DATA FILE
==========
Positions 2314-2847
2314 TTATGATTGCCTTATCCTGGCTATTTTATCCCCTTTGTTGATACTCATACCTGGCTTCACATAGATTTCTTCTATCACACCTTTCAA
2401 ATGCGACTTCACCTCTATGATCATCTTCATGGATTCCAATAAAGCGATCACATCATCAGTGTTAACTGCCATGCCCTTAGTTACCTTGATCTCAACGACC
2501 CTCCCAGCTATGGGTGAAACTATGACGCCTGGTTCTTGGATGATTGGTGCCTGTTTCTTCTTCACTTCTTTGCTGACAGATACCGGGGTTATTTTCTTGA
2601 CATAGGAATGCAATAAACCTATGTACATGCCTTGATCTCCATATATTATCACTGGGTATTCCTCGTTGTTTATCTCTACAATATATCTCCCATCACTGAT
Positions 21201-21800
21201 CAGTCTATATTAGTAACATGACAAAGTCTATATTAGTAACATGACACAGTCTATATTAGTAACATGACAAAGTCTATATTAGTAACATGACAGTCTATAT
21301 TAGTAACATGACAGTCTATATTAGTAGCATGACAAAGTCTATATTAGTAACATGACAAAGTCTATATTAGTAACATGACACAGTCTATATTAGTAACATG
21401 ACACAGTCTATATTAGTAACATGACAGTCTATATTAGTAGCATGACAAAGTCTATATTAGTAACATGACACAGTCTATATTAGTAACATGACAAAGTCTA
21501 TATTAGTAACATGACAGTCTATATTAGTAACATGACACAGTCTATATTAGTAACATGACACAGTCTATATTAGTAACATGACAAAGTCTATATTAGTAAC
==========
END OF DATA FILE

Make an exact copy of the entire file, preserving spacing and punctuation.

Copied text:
Positions 2314-2847
2314 TTATGATTGCCTTATCCTGGCTATTTTATCCCCTTTGTTGATACTCATACCTGGCTTCACATAGATTTCTTCTATCACACCTTTCAA
2401 ATGCGACTTCACCTCTATGATCATCTTCATGGATTCCAATAAAGCGATCACATCATCAGTGTTAACTGCCATGCCCTTAGTTACCTTGATCTCAACGACC
2501 CTCCCAGCTATGGGTGAAACTATGACGCCTGGTTCTTGGATGATTGGTGCCTGTTTCTTCTTCACTTCTTTGCTGACAGATACCGGGGTTATTTTCTTGA
2601 CATAGGAATGCAATAAACCTATGTACATGCCTTGATCTCCATATATTATCACTGGGTATTCCTCGTTGTTTATCTCTACAATATATCTCCCATCACTGAT
Positions 21201-21800
21201 CAGTCTATATTAGTAACATGACAAAGTCTATATTAGTAACATGACACAGTCTATATTAGTAACATGACAAAGTCTATATTAGTAACATGACAGTCTATAT
21301 TAGTAACATGACAGTCTATATTAGTAGCATGACAAAGTCTATATTAGTAACATGACAAAGTCTATATTAGTAACATGACACAGTCTATATTAGTAACATG
21401 ACACAGTCTATATTAGTAACATGACAGTCTATATTAGTAGCATGACAAAGTCTATATTAGTAACATGACACAGTCTATATTAGTAACATGACAAAGTCTA
21501 TATTAGTAACATGACAGTCTATATTAGTAACATGACACAGTCTATATTAGTAACATGACACAGTCTATATTAGTAACATGACAAAGTCTATATTAGTAAC